The Finnish Forest Research Institute, PO Box 18, FIN-01301 Vantaa, Finland

Background and objectives
All trees probably hide various endophytic fungi in their phyllosphere. The endophytic fungi of trees have attracted increasing interest after the discovery that some of them affect insects attacking the phyllosphere. Tree density and their species composition probably affect the microclimatical conditions in the canopy and may thus be important factors directing the amount and diversity of phyllosphere endophytes.

The aim of this study was to characterize the overall infection rate and diversity of endophytic fungi of Norway spruce (Picea abies) needles in southern Finland and to find out how the tree species composition and density affects this fungal community. We also wished to find out whether the needle endophytic mycoflora of virgin spruce stands differs from that in managed stands.

Materials and methods
Norway spruce needles were sampled from two series of stand areas located in southern Finland. Both series consisted of five sampling areas in mature managed stands and one in a mature virgin stand. The proportion of spruce varied from 8 to 100% of the basal tree area and the major other species were pubescent birch (Betula pubescens) and Scots pine (Pinus sylvestris). From each sampling area (some of which consisted of several sites) 40 mature spruces were randomly chosen and healthy looking needles of the third age-class were sampled from heights of 5-8 ;m. Ten needles per tree were surface-sterilized and four slices of each needle were incubated on water agar for isolation of endophytic fungi. FAST-profiles (i.e. combined fatty acid and sterol profiles) were used for the classification of the fungal isolates into species and FAST-groups, i.e. operational chemotaxonomic units. Using FAST-profiles fungal isolates, including isolates of species not yet described, could be divided into groups (operational chemotaxonomic units) with an upper variation limit [1].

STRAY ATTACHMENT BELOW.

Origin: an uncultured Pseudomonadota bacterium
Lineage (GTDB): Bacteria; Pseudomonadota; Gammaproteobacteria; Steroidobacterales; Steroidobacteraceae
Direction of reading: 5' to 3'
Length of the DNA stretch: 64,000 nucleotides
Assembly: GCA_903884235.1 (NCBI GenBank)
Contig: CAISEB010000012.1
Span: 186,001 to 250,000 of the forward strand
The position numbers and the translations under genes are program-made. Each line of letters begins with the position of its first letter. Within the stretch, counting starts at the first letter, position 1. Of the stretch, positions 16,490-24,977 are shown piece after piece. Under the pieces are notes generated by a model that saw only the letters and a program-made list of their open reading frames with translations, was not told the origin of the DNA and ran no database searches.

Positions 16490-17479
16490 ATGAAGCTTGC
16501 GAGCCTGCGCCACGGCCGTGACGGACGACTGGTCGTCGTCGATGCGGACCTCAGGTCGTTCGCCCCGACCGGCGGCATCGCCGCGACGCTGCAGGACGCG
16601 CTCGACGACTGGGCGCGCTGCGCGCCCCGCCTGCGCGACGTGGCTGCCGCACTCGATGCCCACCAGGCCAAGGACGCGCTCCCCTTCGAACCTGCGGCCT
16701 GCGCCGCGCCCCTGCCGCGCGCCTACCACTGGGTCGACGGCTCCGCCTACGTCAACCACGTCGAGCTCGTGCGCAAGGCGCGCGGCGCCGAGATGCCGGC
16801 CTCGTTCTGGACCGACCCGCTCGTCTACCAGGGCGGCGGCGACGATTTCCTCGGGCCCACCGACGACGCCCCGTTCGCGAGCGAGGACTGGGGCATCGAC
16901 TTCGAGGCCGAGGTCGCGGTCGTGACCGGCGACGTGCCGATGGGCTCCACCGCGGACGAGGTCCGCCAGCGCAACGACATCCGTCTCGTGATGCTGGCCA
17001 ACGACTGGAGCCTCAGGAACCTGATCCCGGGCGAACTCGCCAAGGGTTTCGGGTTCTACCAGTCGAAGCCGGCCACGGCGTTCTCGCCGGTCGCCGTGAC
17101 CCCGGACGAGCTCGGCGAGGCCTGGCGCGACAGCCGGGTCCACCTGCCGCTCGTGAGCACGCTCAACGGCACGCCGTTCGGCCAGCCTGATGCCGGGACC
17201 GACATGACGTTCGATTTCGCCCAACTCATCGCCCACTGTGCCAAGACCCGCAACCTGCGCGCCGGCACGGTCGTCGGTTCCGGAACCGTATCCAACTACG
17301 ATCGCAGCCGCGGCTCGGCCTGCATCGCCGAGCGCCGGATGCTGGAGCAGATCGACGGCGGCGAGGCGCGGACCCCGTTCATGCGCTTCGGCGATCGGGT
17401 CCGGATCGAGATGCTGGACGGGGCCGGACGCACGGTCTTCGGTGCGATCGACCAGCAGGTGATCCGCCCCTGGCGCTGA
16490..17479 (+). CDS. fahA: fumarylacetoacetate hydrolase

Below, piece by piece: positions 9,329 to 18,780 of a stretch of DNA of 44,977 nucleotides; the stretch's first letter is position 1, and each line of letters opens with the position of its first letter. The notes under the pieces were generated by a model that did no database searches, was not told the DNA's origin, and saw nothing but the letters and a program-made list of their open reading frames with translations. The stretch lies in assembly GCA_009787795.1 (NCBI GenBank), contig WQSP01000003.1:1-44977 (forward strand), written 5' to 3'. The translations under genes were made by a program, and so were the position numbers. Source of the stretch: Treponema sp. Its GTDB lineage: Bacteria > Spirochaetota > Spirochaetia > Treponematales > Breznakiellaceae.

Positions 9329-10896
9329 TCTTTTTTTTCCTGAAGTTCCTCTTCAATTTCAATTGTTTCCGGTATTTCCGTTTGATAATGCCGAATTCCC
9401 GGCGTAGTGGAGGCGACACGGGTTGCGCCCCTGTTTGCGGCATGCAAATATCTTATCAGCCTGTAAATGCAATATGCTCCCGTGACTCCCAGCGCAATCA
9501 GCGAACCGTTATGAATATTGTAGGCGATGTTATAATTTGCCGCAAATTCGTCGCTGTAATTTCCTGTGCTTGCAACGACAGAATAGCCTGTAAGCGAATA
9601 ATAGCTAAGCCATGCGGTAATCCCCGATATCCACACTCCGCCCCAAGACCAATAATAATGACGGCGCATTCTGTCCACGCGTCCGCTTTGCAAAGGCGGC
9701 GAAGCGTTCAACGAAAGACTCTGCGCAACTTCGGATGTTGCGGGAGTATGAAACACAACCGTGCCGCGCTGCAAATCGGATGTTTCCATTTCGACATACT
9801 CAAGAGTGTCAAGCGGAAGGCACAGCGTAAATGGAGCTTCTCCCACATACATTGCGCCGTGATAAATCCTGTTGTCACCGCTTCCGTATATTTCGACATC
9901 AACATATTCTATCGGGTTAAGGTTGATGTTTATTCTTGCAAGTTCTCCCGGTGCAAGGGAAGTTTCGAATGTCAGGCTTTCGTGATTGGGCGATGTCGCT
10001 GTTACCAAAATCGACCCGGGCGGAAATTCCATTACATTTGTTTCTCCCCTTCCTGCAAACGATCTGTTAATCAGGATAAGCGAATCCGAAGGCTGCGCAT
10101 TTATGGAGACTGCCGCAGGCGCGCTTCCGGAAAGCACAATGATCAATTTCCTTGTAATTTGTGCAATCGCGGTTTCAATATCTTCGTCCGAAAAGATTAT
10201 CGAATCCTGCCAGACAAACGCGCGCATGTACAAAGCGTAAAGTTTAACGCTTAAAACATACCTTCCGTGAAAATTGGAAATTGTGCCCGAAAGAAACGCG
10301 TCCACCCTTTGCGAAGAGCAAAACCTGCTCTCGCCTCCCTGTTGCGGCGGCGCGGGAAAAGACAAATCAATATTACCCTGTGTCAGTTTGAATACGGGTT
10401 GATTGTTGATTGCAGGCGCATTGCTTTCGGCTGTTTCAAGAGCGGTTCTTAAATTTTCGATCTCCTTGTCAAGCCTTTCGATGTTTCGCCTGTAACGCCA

Results and conclusions
The majority of the isolates (1593 out of 1740) were identified by their FAST-profiles as Lophodennium piceae. Tiarasporella parca was a less common species and Thysanophora penicillioides, Rhizosphaera kalkhoffii, Sclerophoma pythiophila and Lirula macrosporawere found only occasionally. For calculation of fungal diversity, all isolates were classified by their FAST-profiles into 81 operational chemotaxonomic units.

The highest percentage of endophytically infected needles was found in pure spruce stands and dense virgin stands. Location of the stand, its proportion of spruce and total basal area of trees (i.e. tree density) explained 82% of the variation of the overall infection rate. The effect of location was probably a consequence of differences in air quality between the various sampling areas. No correlation could be found between recent growth rate or age of the spruces and the diversity or infection rate of the endophytic fungi of the needles.

Endophyte diversity, expressed as the number of FAST-groups per 40 spruces of each sampling area, correlated positively and statistically significantly with the percentage of needles infected or with the proportion of spruce in the stand. The highest endophytic diversity, expressed as FAST-groups per tree, was found in pure spruce and mixed virgin stands. Results are presented in detail by Muller and Hallaksela [2].

1. Muller MM, Hallaksela A-M, 1998a. Mycological Research 102, in press.
2. Muller MM, Hallaksela A-M, 1998b. Mycological Research 102, in press.